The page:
It might not be a big thing for most people, especially developers. But for a wanna-be programmer like me, a first time is something big.
I built my first shell script for Ubuntu Linux over night – the best time I get to code. Well, though it isn’t basically much of logical codes with a flow of control, it is more echo statements than anything else. I wrote approximately 300 lines of code in a night.
It’s been more than 4-5 years since I started using GNU/Linux. I started off when my university curriculum used the gcc for programming lessons and my college obliged to using GNU/Linux. Initially, I was fascinated by something that wasn’t “Windows”. At the time, I was a big-time user of Windows and was a big fan too. But time changed me and my views. I’m an anti-Microsoft, FLOSS-loving guy now. I used to read a lot of CHIP and Digit at the time. And I used to collect all those dual-layer DVDs that the magazines distributed. Though they occassionally carried various GNU/Linux distribution images, I never bothered to even check them out. I was only bothered about the Windows software that were bundled in the DVDs and nothing else.
But slowly everything changed. It was in my second year that I realized that I’d have to get acquainted to the term “Linux”. Fortunately enough, I had at least heard of the term unlike my classmates who had never heard of Linux before in their lives (there were a few exceptions, obviously). And then everyone wanted Linux on their laptops. And I was the guy with the wide variety of Linux distributions. And that’s how my journey with Linux started. Initially, it was just installing the OS, g++ and finish. But later on, I realized how cool free software were and the best part – you get them for free. Goodbye to torrents, cracks and piracy. That’s how I was led to world of FLOSS. And I haven’t looked back since. Today, I don’t even remember if I have a Windows installation on my laptop unless someone asks me explicitly if I do.
All these years, I’ve used almost all kinds of distributions of GNU/Linux. But in the end, I stuck on to Ubuntu because of its enormous user-base, support and the level of customization options. Over the years, I’ve used a lot of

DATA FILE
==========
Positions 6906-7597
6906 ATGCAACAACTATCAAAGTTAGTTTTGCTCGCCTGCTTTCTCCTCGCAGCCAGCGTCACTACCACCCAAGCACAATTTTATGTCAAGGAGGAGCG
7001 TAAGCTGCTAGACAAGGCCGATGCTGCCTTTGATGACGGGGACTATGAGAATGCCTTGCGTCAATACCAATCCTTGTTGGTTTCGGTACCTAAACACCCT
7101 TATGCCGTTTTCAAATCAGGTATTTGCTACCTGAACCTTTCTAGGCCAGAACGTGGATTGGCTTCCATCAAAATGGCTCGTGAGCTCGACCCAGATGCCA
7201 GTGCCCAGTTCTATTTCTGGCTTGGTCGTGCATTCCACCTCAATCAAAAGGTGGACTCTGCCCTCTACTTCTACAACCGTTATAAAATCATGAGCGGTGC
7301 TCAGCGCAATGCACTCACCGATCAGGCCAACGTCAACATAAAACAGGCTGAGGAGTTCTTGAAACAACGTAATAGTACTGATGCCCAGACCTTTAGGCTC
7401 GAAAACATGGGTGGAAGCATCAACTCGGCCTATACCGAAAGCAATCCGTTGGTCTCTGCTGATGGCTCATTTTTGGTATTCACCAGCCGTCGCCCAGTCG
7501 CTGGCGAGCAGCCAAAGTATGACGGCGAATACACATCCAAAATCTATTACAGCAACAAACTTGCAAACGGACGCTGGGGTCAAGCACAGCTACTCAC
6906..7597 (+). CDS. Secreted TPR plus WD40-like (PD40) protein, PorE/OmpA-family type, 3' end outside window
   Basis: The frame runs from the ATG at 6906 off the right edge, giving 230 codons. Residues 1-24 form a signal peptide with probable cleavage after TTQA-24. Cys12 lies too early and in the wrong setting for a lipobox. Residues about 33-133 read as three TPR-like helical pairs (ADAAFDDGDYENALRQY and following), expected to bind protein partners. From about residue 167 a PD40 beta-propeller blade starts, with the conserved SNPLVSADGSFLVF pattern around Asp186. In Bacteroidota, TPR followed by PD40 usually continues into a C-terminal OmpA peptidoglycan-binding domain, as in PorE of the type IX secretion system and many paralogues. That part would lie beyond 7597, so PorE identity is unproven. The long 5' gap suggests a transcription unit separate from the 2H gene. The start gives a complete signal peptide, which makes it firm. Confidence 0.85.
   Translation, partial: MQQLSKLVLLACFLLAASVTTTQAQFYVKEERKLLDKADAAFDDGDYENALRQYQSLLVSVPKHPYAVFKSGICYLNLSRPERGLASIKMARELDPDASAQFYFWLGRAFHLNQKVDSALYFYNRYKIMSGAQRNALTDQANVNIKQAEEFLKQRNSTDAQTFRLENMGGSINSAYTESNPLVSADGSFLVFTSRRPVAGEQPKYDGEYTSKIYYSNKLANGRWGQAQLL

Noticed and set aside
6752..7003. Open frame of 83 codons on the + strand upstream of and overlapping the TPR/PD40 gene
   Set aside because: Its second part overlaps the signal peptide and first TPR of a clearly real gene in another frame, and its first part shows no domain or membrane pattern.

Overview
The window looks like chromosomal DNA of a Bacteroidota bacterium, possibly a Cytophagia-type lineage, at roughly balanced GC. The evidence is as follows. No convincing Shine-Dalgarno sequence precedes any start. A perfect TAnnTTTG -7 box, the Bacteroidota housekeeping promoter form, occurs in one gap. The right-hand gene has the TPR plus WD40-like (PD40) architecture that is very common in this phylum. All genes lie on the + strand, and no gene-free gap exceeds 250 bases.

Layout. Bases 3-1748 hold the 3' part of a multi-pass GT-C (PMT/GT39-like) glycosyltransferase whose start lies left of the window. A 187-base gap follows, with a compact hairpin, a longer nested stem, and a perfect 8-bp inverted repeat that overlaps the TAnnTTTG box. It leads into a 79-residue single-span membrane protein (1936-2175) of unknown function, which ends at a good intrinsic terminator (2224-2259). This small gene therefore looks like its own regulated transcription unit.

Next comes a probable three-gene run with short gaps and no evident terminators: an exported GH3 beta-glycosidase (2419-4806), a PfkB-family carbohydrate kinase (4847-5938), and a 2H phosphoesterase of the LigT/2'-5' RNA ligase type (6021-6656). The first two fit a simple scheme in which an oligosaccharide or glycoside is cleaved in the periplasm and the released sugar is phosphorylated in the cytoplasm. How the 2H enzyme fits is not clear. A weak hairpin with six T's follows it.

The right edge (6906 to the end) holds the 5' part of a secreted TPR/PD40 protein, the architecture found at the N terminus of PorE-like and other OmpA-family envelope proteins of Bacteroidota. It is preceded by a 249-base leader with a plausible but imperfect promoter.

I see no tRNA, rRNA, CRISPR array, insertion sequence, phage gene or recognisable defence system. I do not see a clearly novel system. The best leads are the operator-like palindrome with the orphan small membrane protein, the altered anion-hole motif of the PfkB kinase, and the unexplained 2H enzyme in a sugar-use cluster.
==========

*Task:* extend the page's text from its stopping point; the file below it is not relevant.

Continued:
sudo apt-get install <package-name>
Especially after a fresh upgrade of the distribution. That happens every 6 months. And every time, I find myself re-installing the same software again. If only there was a way to automate the process.
I’ve realized that it is during exam times that I get the most ideas. I find myself doing everything other studying for the exam. And this time, I decided to automate my Ubuntu installation and other configurations that I usually do after a fresh upgrade of the distribution.
Earlier it was a tedious of sitting up and just watching the terminal window show me so many lines that is supposed to mean that something is being installed. Well, on another note, I’ve fallen so much in <3 with !/bin/bash. Now, I have my shell script that does just that. It installs all my necessary packages, does a few configurations (like switching off my nVidia Optimus driver which just simply burns away my motherboard, the configurations for my BSNL EV-DO Data Card, Web Server and Database configurations) and in the end I have 99% of my work done in just one command. I even set up an alias in my ~/.bashrc file so that it just takes 4-5 keystrokes to get my script runnning.
I’m waiting for the next distribution of Ubuntu to be released so that I can test the script whether it will have any run-time errors. I can’t check it right now since I already have all the packages installed. I wish I had thought of this sooner so that I could test it with the recent release of Ubuntu. But like I said, I get ideas only during my exam period.
Oh, and I’m not going to stop here. This time it was just echo statements combined with apt-get. But this is just the beginning. There are lots more to follow.